Even in more normal times, there is often waste lurking in a restaurant’s labor structure. You might have too many or too few employees on hand to serve customers or close for the night, or simply have too many occasions when your staff have idle minutes between tasks. Using tech to manage your labor isn’t about replacing your people with machines, but about accumulating evidence to demonstrate what labor is required to complete various tasks and then ensuring you deploy the ideal number of people to execute those tasks. You may feel that after many years running a restaurant, you have a good gut feel for how many people you need and when – but you might be surprised by the hidden waste that tech can reveal to you. (Noodles & Company learned recently via the use of HotSchedules, for example, that having five or six employees handle closing-shift duties was taking one hour, while the same duties took just 45 minutes when they scaled the number of closing-shift staff down to four people.)
Times of challenge spark new ideas and we’re about to see an innovation boom in the restaurant industry – particularly when it comes to ghost kitchens. Technology companies, having assessed how the pandemic has forced restaurants to transform their sales models, streamline delivery and curbside pick-up, address labor challenges and take additional precautions to protect safety, are finding opportunities to help restaurants whittle down their operations so they can excel in those areas. Specifically, look for more opportunities for turnkey restaurant-in-a-box solutions that give operators the hardware, software and management technology to set up a mobile shop in a parking lot (and in the process, decrease the cost and risk of starting a business). Restaurant Technology News reports that companies like Reef Technology are focusing on “proximity-as-a-service” platforms for organizations ranging from restaurants to retailers to even healthcare testing centers. While such solutions lower the barriers to entry for people with little experience, they can also help experienced operators dip their toe in the water with ghost kitchens to determine their ideal sales model going forward.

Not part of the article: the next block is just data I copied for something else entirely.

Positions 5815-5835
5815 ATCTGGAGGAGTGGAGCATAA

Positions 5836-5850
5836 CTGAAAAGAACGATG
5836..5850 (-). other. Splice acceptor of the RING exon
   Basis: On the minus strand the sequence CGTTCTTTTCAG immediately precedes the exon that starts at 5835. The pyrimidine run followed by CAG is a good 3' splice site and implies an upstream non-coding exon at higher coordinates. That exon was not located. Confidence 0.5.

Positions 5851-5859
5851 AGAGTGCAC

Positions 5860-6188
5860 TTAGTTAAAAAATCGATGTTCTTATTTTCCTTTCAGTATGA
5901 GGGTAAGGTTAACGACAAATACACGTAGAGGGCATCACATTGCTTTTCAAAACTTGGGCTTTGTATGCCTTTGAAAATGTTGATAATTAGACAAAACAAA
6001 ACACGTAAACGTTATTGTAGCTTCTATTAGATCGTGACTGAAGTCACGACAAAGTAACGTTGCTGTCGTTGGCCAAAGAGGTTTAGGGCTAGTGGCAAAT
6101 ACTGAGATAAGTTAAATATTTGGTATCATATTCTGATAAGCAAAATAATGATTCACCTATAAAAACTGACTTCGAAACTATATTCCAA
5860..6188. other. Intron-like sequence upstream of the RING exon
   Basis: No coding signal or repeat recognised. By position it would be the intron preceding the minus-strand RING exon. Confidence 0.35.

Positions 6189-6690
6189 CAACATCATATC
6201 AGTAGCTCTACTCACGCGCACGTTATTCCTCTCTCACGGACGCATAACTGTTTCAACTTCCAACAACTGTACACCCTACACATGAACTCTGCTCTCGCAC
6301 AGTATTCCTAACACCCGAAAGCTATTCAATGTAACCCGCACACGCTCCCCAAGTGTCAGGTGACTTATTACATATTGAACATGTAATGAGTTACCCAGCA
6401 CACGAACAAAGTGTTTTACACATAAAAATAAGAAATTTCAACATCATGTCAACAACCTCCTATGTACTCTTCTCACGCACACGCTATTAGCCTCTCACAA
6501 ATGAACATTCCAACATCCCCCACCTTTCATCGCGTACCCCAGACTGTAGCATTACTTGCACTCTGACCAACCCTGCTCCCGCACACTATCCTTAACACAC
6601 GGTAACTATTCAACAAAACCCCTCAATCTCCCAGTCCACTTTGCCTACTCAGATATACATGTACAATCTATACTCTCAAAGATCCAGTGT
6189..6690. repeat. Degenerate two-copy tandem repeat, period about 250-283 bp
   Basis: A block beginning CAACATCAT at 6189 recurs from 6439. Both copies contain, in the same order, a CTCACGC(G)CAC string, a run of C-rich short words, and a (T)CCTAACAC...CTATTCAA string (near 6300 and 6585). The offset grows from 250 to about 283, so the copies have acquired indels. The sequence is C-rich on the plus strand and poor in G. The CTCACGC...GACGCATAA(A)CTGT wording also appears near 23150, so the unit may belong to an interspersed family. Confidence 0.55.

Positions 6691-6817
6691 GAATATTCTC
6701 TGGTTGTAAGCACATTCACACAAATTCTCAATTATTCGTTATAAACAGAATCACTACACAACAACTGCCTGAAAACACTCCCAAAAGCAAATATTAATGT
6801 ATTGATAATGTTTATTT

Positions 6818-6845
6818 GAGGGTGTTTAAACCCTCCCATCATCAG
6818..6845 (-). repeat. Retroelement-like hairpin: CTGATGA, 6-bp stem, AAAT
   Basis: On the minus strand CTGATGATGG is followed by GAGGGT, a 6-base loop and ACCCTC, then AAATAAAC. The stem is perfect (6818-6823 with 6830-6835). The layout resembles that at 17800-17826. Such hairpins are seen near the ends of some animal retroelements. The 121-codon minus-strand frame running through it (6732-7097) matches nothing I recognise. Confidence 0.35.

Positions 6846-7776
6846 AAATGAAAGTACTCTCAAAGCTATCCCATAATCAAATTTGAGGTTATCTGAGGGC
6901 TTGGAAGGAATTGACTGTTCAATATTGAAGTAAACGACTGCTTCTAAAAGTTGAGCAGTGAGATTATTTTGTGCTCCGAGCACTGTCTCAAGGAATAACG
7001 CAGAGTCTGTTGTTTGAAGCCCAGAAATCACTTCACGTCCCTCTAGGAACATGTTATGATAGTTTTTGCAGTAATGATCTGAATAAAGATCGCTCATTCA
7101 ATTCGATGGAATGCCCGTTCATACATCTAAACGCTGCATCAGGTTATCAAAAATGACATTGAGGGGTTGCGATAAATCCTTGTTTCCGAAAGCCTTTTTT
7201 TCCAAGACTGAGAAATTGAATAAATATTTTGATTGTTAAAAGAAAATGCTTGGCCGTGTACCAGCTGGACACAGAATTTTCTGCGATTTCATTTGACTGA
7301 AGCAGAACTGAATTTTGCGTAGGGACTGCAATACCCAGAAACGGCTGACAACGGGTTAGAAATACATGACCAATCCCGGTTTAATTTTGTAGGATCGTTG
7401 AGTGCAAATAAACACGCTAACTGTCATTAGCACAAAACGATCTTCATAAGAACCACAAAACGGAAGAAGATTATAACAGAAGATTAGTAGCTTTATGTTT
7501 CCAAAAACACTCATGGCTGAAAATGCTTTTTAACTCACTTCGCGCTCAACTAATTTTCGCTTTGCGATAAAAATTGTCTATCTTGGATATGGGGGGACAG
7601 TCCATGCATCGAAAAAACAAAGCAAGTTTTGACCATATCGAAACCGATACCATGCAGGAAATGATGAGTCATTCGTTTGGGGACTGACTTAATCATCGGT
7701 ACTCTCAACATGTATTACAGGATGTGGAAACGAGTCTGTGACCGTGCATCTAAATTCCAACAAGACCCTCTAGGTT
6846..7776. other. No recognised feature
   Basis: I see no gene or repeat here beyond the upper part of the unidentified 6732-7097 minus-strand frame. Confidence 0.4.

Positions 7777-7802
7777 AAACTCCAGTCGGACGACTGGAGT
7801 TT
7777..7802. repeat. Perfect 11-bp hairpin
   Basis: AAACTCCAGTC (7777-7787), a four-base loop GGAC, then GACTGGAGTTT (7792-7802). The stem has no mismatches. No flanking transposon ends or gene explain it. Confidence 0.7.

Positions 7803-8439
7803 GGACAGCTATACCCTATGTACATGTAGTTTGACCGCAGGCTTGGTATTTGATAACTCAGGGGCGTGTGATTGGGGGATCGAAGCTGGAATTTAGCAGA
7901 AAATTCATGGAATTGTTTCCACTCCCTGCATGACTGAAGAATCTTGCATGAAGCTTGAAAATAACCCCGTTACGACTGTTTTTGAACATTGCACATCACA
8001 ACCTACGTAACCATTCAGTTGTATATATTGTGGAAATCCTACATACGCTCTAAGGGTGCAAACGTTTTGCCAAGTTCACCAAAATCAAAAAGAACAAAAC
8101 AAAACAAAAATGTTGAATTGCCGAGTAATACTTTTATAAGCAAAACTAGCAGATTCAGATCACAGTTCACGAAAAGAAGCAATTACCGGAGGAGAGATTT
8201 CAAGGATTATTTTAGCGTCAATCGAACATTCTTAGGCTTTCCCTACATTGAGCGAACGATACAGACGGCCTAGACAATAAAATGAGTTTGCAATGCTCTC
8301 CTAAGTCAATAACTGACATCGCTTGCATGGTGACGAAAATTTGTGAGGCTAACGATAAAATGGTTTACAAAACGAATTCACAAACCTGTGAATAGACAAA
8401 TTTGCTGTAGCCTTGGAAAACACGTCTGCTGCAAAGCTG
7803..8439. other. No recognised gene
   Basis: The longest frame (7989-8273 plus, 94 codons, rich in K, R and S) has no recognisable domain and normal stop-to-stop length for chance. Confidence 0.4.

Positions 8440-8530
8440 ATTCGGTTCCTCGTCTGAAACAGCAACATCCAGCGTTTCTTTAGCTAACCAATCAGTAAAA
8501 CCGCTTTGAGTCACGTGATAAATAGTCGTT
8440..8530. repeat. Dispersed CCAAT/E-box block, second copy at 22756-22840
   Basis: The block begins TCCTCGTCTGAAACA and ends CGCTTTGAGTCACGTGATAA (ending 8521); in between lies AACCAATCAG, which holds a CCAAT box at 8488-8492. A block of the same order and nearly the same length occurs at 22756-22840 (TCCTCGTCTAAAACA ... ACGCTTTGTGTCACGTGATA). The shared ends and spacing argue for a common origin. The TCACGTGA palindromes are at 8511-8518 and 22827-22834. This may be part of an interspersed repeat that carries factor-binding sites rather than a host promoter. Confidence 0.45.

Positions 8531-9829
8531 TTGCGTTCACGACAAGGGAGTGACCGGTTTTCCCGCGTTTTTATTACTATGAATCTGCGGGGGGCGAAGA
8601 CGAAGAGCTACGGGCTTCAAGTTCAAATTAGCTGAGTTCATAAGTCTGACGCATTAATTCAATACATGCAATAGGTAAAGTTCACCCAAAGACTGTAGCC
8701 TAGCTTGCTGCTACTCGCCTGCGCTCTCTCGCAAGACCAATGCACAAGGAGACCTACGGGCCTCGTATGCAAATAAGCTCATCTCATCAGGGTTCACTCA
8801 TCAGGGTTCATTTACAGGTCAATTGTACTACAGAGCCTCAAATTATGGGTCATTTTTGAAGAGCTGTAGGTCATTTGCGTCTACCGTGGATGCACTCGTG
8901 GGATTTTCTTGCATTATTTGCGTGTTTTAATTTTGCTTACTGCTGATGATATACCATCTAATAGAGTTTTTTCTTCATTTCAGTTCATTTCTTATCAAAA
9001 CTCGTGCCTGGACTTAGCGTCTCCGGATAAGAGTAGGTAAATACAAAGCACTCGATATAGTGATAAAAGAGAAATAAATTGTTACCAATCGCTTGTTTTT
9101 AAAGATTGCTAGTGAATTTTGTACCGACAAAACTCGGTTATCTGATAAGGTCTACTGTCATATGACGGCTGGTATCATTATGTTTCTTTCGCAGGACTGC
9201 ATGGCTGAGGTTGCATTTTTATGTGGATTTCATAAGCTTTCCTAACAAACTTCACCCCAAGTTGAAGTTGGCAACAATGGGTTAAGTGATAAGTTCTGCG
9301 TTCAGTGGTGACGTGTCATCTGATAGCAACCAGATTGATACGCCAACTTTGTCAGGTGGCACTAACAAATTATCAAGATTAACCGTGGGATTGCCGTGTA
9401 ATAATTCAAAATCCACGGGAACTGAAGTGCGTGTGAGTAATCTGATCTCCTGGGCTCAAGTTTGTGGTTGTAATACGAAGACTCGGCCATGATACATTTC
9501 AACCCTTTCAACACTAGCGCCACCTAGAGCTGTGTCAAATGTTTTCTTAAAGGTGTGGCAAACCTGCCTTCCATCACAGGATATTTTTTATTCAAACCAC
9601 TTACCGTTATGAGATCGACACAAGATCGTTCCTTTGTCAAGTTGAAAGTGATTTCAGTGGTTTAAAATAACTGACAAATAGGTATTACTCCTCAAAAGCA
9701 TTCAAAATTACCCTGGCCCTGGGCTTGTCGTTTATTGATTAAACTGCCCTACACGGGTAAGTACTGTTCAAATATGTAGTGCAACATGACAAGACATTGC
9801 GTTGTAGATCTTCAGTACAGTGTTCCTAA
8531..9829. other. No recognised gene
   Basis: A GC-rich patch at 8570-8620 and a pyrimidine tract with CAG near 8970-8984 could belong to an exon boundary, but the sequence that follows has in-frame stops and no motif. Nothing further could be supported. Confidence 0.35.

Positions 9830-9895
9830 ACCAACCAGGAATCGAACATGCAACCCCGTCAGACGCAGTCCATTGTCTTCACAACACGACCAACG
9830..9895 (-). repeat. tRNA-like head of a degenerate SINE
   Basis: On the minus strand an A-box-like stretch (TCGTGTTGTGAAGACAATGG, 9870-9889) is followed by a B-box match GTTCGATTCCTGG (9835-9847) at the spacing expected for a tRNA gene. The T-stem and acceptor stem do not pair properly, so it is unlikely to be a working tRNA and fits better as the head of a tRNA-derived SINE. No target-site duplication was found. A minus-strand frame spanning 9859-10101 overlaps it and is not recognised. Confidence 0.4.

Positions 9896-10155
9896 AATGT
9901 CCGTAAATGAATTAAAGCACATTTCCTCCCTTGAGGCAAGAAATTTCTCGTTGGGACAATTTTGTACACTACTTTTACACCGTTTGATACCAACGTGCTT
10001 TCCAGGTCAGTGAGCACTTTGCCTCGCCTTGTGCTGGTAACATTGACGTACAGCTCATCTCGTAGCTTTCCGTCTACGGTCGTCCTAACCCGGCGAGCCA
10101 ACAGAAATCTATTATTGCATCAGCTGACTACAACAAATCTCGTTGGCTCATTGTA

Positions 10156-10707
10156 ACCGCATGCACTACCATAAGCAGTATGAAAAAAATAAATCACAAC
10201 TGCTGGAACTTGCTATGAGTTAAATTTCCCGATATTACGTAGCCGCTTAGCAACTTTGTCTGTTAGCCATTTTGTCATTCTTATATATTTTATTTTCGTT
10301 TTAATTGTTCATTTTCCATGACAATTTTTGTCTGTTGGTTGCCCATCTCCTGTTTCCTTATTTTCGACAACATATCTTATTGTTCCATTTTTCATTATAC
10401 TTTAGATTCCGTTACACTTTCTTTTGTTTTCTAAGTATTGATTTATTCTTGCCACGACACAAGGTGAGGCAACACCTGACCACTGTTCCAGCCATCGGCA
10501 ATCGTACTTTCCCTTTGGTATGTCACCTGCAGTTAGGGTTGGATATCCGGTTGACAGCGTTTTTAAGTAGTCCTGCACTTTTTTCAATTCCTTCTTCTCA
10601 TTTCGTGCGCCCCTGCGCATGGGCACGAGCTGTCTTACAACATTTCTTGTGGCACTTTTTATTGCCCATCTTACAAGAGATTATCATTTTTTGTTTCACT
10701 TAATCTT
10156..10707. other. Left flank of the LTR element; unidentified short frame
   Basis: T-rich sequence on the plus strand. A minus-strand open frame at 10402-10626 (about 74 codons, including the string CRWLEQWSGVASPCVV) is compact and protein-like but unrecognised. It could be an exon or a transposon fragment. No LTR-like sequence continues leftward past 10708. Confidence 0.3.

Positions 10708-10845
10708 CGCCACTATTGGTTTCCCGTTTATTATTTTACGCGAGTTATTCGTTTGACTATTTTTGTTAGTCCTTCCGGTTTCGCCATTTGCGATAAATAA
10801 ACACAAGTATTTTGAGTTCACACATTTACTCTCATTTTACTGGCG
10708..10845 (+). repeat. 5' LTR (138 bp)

Consumers don’t consider technology to be an eliminator of jobs but rather a means of improving convenience – and restaurants are investing in more of such customer-facing technology solutions this year. These were key tech-related takeaways from the National Restaurant Association’s latest state-of-the-industry report. When it comes to customer-facing tech, kiosks and other self-service technology still pay dividends. Their biggest benefit may be speed – by visibly reducing congestion and automating orders, they expedite the order process and shorten lines – but this technology is also winning consumers over for its ability to customize. The proof is in the payment: The convenience that kiosks provide can lead guests to spend 15 to 20 percent more per order, according to Pymts.com. #restauranttech
What if running a profitable restaurant became less about analyzing databases and spreadsheets and more about following AI-generated directions? That’s increasingly becoming a reality for some restaurants. In a recent roundup from Modern Restaurant Management about major disruptions to expect in the coming decade, AI applications were among the major changes industry insiders expect. David Bloom, chief development and operations officer for Capriotti’s, sees increasing potential for video to work hand-in-hand with AI – using facial recognition to identify guests and connect them with loyalty programs, reducing theft by video monitoring, and improving employee performance by monitoring their actions and providing on-the-spot upselling and service advice. #restauranttech
As labor costs escalate, how are you ensuring you have the right number of employees scheduled at the right times? More brands are adopting artificial intelligence-based programs to help with scheduling. Domino’s, for one, has been testing an AI algorithm to help ensure they are using the most efficient number of staff hours in their stores, Restaurant Dive reports. As major cities enact predictive scheduling laws designed to ensure a fair work week for employees – Widget Brain reports that New York, San Francisco and Seattle are among them – finding ways to use AI to forecast labor demand, and then build and fill schedules, can help operators not only maximize labor expenditures but also comply with the law.